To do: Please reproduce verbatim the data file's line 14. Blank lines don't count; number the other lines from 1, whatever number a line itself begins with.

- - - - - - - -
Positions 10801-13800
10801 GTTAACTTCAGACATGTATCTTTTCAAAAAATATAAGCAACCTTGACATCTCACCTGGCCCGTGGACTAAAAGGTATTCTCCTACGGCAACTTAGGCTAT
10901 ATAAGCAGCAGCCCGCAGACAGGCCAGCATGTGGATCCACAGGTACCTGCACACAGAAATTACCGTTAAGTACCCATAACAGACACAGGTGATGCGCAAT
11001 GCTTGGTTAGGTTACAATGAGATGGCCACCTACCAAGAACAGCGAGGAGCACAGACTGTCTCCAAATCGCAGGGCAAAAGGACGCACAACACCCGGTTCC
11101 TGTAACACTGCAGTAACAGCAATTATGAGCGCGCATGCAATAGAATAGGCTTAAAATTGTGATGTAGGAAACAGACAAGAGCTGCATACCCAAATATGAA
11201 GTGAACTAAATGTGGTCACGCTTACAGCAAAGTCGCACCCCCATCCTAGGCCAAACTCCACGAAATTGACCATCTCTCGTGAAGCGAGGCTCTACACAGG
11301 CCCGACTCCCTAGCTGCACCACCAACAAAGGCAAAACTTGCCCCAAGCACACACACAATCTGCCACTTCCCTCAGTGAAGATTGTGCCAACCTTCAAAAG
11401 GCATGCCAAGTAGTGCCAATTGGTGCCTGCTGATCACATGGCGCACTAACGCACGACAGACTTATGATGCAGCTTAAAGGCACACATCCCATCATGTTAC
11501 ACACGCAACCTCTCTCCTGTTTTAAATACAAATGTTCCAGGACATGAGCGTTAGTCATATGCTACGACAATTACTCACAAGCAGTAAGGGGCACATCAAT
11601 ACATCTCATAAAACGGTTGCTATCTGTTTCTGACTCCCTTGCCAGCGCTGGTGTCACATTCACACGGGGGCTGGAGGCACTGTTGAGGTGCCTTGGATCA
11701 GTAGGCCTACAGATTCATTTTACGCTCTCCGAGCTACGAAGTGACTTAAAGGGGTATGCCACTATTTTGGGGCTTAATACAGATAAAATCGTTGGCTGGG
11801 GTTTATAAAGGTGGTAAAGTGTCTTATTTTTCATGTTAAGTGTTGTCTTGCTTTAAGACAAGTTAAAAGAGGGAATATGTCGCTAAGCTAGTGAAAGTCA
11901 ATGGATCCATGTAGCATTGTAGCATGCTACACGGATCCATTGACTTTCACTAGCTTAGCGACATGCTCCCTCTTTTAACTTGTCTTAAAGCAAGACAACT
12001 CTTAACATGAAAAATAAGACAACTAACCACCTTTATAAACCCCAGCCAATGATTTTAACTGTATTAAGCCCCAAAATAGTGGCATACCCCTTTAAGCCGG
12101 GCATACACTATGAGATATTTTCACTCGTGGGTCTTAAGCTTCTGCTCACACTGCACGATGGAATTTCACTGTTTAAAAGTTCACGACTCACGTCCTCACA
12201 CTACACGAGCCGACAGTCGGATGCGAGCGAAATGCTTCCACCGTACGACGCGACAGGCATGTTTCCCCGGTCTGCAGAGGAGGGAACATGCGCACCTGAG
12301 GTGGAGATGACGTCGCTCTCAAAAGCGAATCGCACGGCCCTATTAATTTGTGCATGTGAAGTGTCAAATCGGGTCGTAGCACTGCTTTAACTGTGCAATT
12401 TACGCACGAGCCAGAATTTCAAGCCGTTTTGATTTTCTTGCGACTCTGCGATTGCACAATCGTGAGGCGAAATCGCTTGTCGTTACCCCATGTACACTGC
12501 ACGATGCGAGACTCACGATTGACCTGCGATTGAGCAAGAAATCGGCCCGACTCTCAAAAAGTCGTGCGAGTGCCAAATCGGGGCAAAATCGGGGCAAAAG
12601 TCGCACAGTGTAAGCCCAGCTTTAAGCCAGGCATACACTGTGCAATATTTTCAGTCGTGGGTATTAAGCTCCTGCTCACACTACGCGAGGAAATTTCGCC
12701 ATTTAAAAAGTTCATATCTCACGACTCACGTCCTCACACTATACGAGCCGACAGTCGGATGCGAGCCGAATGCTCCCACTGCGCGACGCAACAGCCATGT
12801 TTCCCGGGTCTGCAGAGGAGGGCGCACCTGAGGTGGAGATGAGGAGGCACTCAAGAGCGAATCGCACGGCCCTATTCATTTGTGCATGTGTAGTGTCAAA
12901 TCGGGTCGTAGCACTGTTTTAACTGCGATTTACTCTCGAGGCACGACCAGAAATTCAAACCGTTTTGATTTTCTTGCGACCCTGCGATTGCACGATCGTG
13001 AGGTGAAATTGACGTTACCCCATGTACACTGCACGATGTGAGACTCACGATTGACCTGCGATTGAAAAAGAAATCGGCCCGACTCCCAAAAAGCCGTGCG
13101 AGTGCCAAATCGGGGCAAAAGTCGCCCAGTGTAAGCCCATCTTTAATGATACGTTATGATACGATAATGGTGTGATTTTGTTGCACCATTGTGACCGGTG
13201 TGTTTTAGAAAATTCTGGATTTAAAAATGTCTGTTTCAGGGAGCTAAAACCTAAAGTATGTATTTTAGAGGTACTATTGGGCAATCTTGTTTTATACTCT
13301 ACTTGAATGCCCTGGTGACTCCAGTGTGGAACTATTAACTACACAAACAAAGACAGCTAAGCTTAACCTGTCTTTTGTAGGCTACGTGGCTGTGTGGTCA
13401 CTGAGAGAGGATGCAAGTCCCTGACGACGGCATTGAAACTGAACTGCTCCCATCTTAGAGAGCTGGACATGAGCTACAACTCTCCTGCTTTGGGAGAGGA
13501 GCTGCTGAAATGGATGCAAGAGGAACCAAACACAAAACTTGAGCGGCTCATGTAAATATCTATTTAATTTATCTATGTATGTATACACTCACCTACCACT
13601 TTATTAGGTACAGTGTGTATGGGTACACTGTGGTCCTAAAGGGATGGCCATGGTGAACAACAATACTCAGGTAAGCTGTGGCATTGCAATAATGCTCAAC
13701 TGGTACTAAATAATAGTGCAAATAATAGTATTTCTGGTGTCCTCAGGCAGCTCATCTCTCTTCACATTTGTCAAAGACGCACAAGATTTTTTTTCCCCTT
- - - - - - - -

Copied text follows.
12001 CTTAACATGAAAAATAAGACAACTAACCACCTTTATAAACCCCAGCCAATGATTTTAACTGTATTAAGCCCCAAAATAGTGGCATACCCCTTTAAGCCGG